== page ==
The interdisciplinary image-making duo reveals the concept behind their exquisite new monograph, Beyond the Clouds
Volatile, tender, visceral, solitary: such is the work of Erik Hart and Tati Lëshkina, a visual art duo who operate under the collective moniker, Hart+Lëshkina. Based in New York, Hart and Lëshkina’s diacritic practice is largely informed by the transience of time and human experience, and spans the fields of photography, moving imagery, installation, sculpture and printed matter – creating a raw, highly-ephemeral aesthetic that routinely elicits wonder, shock and awe.
This September sees the pair launch an evocative new monograph entitled, Beyond the Clouds – a tangible counterpart to their recent solo exhibit of the same name. “Beyond the Clouds was actually a found phrase that we discovered on the label of a bottle of wine that one of our subjects drank during a sitting,” reveals Hart. “It’s abstract and evokes a floating feeling, it also draws associations with transcendence,” he continues. “We knew that was going to be the title [of the series] the minute we said it out loud together.”
Designed by the esteemed Japanese art director and graphic designer Hideki Nakajima, to whom Hart and Lëshkina were introduced to in Tokyo last September, the book is a delicately composed series of still life photographs and portraits, bound, as Lëshkina explains, “by the desire to transcend their physicality.” Indeed, all of the objects and materials pictured throughout are united by their varying states of impermanence. Ice melts; foamy suds glaze the surface of an outstretched palm; flowers suffocate under the mesh impression of nude tights; a pearl appears tucked into a pocket of flesh, slit sharply like a fish’s gill. While, simple pieces of clothing “all found on the outskirts of Moscow” act as a physical thread that connects the diverse assembly of individuals who appear in the portraits, presented, Lëshkina explains, “in various states of undress, isolated against plain white backgrounds.”
Below, Hart and Lëshkina expand upon the concept and realisation of their curious new book.
What did you want to achieve – creatively and perhaps emotionally – with Beyond the Clouds?
Erik Hart: "It wasn't about achieving something, it was rather about the process and discovery. It was very important to us for this work to live on paper and be tangible. Putting this book together also led us to find new narratives and dialogues in the work. It influenced the way we saw it, for instance, we just had a solo show for Beyond the Clouds and we decided to hang some of the prints next to each as diptychs, frames almost touching, the same way you'd see them in the book spread."
Tati Lëshkina: "Our art practice is something which is integral to our world, it feeds the other things we do. When we work on our art it affords us the luxury of time. The work is process based and evolves over longer periods. It’s so different from our commissioned fashion work which is fast-paced, collaborative and reactive. Its imperative for us to be able to operate in both modes of creativity. They both stimulate and challenge us in different ways."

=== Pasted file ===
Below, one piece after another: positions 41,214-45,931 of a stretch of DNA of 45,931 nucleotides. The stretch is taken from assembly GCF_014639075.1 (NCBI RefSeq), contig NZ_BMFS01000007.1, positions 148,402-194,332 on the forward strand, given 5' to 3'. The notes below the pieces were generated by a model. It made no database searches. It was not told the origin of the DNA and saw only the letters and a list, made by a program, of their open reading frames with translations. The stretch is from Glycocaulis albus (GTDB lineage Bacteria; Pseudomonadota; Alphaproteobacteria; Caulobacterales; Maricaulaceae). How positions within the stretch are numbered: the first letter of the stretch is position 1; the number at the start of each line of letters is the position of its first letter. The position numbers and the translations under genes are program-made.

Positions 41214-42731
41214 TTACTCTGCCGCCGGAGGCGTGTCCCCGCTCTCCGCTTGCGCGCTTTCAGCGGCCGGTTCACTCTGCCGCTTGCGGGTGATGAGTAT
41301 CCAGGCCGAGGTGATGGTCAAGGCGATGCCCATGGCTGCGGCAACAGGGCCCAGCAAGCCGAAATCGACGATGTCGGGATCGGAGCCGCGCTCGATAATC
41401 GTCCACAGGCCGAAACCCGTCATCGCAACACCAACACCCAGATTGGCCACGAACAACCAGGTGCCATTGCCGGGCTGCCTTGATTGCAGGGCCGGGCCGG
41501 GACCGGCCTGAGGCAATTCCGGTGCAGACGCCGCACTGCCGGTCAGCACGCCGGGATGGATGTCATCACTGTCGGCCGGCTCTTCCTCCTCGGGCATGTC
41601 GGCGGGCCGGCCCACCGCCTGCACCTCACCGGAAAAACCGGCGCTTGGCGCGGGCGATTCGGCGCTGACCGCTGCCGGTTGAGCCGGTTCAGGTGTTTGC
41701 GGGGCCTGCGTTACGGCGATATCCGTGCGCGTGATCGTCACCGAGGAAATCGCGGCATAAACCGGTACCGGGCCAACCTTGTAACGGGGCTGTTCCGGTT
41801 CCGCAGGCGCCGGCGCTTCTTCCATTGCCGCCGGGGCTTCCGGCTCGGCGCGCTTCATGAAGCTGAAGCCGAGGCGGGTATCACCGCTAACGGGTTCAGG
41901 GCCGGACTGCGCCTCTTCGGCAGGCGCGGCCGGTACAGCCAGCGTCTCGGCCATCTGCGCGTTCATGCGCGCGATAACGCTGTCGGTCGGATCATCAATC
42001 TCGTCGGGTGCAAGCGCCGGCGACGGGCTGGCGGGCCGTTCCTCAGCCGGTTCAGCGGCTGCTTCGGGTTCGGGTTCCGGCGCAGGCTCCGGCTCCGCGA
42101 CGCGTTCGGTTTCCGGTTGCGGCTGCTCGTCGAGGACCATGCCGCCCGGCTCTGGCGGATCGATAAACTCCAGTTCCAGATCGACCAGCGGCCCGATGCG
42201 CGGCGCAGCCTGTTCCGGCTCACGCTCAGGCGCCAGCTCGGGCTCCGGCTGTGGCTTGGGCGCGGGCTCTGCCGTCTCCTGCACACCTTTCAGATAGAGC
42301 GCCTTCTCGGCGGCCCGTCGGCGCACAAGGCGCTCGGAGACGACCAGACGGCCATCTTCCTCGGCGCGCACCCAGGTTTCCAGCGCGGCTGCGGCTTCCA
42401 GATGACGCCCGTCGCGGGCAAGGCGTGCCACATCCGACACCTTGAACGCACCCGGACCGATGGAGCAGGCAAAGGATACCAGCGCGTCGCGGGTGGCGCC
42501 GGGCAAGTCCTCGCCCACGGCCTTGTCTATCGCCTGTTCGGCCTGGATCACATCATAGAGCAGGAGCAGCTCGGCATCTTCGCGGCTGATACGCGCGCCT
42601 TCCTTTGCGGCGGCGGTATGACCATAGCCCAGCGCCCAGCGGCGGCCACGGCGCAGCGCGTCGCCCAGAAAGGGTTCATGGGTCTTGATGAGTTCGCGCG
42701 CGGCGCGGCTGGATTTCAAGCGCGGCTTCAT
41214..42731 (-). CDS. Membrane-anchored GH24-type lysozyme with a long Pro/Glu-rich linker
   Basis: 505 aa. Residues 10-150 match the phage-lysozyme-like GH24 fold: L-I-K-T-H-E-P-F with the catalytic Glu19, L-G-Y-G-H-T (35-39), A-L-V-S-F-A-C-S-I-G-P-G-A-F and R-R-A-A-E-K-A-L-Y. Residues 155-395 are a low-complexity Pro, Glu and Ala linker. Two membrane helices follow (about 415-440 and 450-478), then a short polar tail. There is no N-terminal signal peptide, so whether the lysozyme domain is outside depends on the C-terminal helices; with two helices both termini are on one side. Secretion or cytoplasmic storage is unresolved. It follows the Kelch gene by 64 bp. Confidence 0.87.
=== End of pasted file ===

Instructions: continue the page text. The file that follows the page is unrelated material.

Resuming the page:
Transcience is a recurring theme in your work, why?
TL: "[Transcience] is a condition that informs much of our work. It’s present in every moment of our existence from communication, to emotion, to thought, to technology and one's own perception."
The portraits are especially evocative – was that your intention?
EK: "Well, we are constructing and communicating our point of view, always hoping that our images evoke an emotion from the viewer, however this is not something we ever consciously consider when making work."
The book was designed by the brilliant Hideki Nakajima – how and why did he come to work on the project?
TL: "We were first introduced to Hideki while we were in Tokyo last September. We had an immediate connection with each other through our work and the things which we are drawn too. We share a similar sensibility. He has worked with and created books for some of our favorite artists and photographers including Seiichi Furuya, Araki, Boris Mikhailov, Jack Pierson, Rinko Kawauchii, and Mark Borthwick to name a few. After our meeting he invited us to his local Izakaya and after dinner he offered to design our book for us. We agreed on the spot and that was it!"
What do you most admire about his aesthetic?
TL: "Hideki’s work is very pure and full of signature details that you don’t notice right away but that are some of the most beautiful and eloquent. There’s is a real sensitivity to the way he works. He is passionate about the artists he works with. He is a true master and it was an honour and a great learning experience to collaborate with him on this book."
What did you learn when creating this book?
EK: "Edit, edit and edit. It's important to throw yourself away a bit."
Which spread do you feel best epitomises your signature aesthetic?
EK: "There is not a single image or spread that summarises our aesthetic as we feel this body of work functions as a whole. The work can be reconfigured and re-edited, however it wasn’t our intention for it to be viewed as a single image or diptych."